Effects of turbidity and depth on the bioconstruction of the Abrolhos reefs
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Turbidity increase is one of the main stressors to coral reefs. It affects light availability and will act together with global sea level rise to reduce potential photosynthesis that is important to light-enhanced calcification in corals. Corals are the main contributors to the morphological complexity of reefs through skeletal calcification. Bioconstruction by corals is a multifactorial process that is controlled by physical (e.g., irradiance and turbidity) and biological factors such as photoacclimation process. In this paper, we intend to show how turbidity and photobiology might interplay to produce a coral species distribution that controls reef growth and structural complexity. The Abrolhos complex is composed by a group of reefs closer to the coastline characterized by a high light attenuation value (Kd490 = 0.11), and another one about 60 km far from the coast characterized by a light attenuation coefficient of Kd490 = 0.08. In these reefs, different coral communities produce bioconstruction potential accordingly. We used data collected for 7 yrs, with the AGRRA (Atlantic and Gulf rapid reef assessment) Protocol. Coral species cover and distribution data were used to estimate reef bioconstruction [sensu Done (1995)] rates. A field experiment examined the metabolic function of five species (Mussismilia braziliensis, Mussismilia hispida, Mussismilia harttii, Montastraea cavernosa and Siderastrea stellata) through respirometry and rapid light curves (RLC). Bioconstruction potential and primary gross productivity demonstrated a substantial variability between reefs and species. In combination, these functional responses meant that coral species distribution is controlled by local factors and acclimation process. Therefore, our results suggest that these functional responses are useful tools to understand photoacclimation process and its consequences, species distribution and the space occupation on Abrolhos bank. We highlight the deleterious effect of turbidity in bioconstruction. This suggests that the local processes that increase sediment runoff is an immediate impact and must be controlled.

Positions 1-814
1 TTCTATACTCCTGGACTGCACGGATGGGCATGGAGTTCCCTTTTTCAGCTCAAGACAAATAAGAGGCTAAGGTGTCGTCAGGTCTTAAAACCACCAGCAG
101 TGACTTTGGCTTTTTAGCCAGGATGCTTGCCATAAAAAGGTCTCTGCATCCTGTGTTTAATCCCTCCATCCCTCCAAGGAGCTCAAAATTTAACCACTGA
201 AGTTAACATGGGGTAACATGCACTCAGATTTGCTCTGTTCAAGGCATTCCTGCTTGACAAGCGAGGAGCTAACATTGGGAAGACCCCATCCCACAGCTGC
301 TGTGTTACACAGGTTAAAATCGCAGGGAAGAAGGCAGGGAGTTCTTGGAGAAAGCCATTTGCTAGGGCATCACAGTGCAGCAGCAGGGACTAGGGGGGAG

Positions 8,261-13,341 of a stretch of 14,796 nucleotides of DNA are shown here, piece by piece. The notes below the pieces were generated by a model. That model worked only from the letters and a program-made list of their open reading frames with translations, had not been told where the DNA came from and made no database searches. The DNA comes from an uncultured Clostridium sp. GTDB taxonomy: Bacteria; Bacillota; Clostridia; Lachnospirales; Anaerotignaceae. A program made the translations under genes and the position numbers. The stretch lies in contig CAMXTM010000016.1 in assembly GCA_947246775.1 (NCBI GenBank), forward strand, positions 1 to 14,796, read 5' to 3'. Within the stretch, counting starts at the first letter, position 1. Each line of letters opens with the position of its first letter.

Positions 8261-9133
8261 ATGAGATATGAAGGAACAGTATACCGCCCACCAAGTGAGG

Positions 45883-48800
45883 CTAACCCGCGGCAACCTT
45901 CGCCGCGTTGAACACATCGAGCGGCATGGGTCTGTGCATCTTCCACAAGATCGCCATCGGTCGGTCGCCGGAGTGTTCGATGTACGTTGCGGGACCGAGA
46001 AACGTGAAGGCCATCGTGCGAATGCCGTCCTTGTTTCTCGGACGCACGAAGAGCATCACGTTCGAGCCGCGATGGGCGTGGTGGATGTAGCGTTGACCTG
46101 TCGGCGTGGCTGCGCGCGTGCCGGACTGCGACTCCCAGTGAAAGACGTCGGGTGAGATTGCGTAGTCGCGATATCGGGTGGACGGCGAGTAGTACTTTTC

KeywordsBioconstruction Acclimation Turbidity Coral reefs Abrolhos
The authors thank the anonymous reviewers for comments and suggestions for improving the manuscript. Also, thanks to the Abrolhos Marine National Park/IBAMA (Brazilian Institute of the Environment and Renewable Natural Resources) for support to the experiments with the coral species. The experiments were done under the license SISBIO No. 22106–2, issued by the Brazilian Biodiversity Conservation Agency (ICMBio). The authors thank the Brazilian Navy for the authorization to stay in one of the houses on Santa Bárbara Island. Dr. David Suggett provided the equipment used in the photobiology experiment through SymBioCore Project (PIRSES-GA-2011-295191). The authors thank Lindzai Torres and Miguel Loiola for the technical support during the sampling and the experiment as well as for the discussions related to the development of the experiment. Dr. Pablo Santos helped in production of the map. We also thank Alan Matos for his invaluable help in the map layout, and Danilo Lisboa in the acquisition of the MODIS data. This work is part of the Long-Term Ecological Program (PELD) funded by the National Council for Scientific and Technological Development (CNPq) and by the National Institute of Science and Technology of Tropical Marine Environments INCT AmbTropic (CNPq/FAPESB Processes: 565054/2010-4, 8936/2011 and 465634/2014-1). LMF received a Ph.D. scholarship from the Bahia Research Foundation (FAPESB). MDMO received a postdoctoral fellowship from CNPq. RKPK and ZMANL were awarded CNPq-1C Grants.
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Conflict of interest
On behalf of all authors, the corresponding author states that there is no conflict of interest.
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